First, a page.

What Frank Gehry does for undulating steel, what David Chang does for pork buns, Rob Ashford is doing for the pelvic thrust. The dances he’s choreographed for Cry-Baby reaffirm the timeless appeal of an old favorite, even as he leads fake humping in fresh directions. Working outward from the most obvious way of conveying the sexual frustrations of the punks and squares in John Waters’s story of fifties Baltimore, Ashford’s inventive, athletic dances confirm that he’s the Broadway choreographer with the best feel for transmuting melody into action: Over the last few years, nobody’s produced more dances I remember fondly than he has.
If I remember anything about Cry-Baby by this time next month, that’ll be to his credit, too. Mark O’Donnell and Thomas Meehan’s libretto draws a couple of laughs from good girl Allison (Elizabeth Stanley) falling for a bad boy who goes by Cry-Baby (James Snyder, not quite charismatic enough to inherit Johnny Depp’s forelock). Songwriters David Javerbaum (of The Daily Show) and Adam Schlesinger (of the band Fountains of Wayne) prove themselves nifty lyricists, particularly in a nut-job girl’s ballad, “Screw Loose.” (“Darlin’, it’s so / Hard to be sixteen and schizo.”) But aside from Ashford’s dances—and Chester Gregory’s customary demonstration that, even in a supporting role, he can prove himself the most talented man onstage—the show is already blending into the other musicals in its vein.
It is a very wide vein. Cry-Baby is the latest attempt to profit by what seems to be an insatiable appetite around Broadway for fifties kitsch. As such, it mainly points out the better qualities of its predecessors (except Grease). If the show’s fun seems muted next to its closest relative, the musical version of Hairspray, it’s largely because nobody can touch Marc Shaiman’s delightfully propulsive music. And if Cry-Baby feels a little tame, a little airbrushed, it’s partly because All Shook Up, that weirdly charming mash-up of Elvis songs and Shakespeare plots, dared to drop a bunch of Elvis-singing biker angels on the heads of its unsuspecting audience. You can imagine John Waters doing such a thing, but not his adapters.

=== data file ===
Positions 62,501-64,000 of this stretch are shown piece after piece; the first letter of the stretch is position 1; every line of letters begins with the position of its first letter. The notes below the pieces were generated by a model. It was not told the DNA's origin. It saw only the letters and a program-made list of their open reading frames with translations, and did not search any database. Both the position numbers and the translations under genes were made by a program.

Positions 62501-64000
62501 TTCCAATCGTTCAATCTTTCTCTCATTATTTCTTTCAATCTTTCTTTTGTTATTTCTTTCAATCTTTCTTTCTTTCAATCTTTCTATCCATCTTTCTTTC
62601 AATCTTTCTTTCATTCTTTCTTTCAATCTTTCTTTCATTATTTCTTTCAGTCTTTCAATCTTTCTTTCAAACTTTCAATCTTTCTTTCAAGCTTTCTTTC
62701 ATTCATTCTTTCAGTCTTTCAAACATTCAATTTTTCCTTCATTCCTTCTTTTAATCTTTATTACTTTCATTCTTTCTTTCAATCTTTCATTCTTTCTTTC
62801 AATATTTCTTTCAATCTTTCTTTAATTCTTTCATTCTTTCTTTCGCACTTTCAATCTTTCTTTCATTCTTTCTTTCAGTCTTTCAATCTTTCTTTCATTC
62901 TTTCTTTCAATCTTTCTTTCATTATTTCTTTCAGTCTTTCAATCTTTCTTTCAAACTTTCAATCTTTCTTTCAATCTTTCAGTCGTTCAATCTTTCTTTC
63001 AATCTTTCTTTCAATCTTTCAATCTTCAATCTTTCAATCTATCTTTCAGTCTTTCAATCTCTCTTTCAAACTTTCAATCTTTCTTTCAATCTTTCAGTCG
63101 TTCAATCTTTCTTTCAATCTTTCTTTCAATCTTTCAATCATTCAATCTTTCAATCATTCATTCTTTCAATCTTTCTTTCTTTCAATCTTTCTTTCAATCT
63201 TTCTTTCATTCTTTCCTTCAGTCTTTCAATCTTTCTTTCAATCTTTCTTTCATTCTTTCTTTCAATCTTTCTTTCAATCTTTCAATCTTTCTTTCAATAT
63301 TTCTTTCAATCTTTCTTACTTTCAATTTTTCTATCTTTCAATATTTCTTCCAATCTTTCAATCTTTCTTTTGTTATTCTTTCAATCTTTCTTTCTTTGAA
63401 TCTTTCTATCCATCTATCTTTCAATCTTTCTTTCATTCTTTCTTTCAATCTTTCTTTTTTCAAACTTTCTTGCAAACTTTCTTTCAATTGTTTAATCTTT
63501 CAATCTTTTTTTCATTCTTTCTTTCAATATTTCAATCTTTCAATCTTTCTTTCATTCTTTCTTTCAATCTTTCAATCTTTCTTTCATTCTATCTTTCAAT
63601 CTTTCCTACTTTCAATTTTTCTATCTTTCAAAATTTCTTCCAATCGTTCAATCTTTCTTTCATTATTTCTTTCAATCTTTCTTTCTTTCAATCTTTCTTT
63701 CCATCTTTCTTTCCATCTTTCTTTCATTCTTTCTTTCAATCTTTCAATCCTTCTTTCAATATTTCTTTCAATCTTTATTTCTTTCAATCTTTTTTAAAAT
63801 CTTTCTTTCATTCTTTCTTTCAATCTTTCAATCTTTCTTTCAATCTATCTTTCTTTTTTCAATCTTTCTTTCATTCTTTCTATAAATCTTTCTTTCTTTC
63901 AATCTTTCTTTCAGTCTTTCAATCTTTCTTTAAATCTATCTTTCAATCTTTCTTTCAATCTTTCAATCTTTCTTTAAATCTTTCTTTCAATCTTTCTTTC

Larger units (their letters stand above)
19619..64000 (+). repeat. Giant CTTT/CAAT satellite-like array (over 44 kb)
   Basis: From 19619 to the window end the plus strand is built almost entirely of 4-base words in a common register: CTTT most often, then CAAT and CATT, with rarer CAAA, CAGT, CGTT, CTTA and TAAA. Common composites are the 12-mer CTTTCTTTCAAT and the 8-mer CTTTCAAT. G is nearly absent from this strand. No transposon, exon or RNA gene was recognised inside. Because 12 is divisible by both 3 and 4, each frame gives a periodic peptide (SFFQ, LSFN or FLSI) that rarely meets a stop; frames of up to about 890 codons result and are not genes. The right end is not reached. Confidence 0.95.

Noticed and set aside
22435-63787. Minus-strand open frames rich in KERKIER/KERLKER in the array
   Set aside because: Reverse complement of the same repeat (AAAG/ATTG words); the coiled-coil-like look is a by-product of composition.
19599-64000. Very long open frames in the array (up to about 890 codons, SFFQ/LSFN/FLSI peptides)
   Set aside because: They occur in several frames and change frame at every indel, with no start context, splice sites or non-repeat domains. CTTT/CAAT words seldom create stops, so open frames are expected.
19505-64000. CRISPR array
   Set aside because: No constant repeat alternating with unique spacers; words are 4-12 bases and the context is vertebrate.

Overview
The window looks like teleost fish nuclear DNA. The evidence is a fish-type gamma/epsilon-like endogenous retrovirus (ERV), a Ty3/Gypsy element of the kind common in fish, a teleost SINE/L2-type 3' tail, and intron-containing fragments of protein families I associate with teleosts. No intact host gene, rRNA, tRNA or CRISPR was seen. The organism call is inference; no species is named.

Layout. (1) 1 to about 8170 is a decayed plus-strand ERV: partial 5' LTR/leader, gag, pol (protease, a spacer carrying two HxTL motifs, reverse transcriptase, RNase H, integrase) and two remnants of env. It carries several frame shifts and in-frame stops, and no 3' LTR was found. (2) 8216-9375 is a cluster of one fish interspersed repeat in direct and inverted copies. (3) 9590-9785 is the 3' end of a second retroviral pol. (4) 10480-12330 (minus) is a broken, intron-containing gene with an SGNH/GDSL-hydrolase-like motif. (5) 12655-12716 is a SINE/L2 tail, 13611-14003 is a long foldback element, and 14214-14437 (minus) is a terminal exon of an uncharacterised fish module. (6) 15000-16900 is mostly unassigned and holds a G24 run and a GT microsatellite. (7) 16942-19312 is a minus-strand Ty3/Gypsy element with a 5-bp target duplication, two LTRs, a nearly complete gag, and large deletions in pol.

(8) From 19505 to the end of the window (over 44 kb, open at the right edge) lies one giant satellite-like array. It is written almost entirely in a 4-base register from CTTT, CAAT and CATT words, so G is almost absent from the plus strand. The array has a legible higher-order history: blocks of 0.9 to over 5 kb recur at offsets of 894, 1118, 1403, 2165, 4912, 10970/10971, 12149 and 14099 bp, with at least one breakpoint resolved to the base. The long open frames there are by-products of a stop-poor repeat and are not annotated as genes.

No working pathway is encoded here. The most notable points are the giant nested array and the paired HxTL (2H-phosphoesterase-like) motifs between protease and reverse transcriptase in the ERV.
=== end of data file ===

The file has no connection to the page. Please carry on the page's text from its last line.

Cry-Baby doesn’t follow recent shows like Spamalot and Xanadu into out-and-out mockery of the musical, but director Mark Brokaw and his writers don’t exactly play it straight, either. Like plenty of musicals lately, it doesn’t try very hard to work up genuine emotion—nor does its audience expect it to. Artists and playgoers have struck some weird deal whereby a lack of real feeling is acceptable as long as it’s played for a laugh. In other words, an art form based on emotions so potent they can only be expressed in song increasingly consists of a series of self-aware gestures. Broadway has turned snarky knowingness into camp for tourists.
It takes a lot of suspension of disbelief, and it doesn’t hurt to have the brain of a quantum physicist, to keep up with the odd twists and turns of Enda Walsh’s The Walworth Farce. Dinny, an Irish transplant to London, forces his sons to enact the same baroque story in their flat every day. But why? And for whom?
As the play—and play within the play—unfolds, Walsh uses farce, the silliest toolbox there is, to plumb some serious psychological depths. An unlucky stranger’s entry into this closed-off world helps him raise prickly questions about how storytelling can be beautiful, deranged, or both; how families can prepare you for the world or cripple your soul; and how potent self-deception can be. Director Mikel Murfi guides his gutsy cast (all from the original Irish production) and a palpably tense audience through a story that owes a little to Joe Orton and Martin McDonagh but is largely, admirably, original.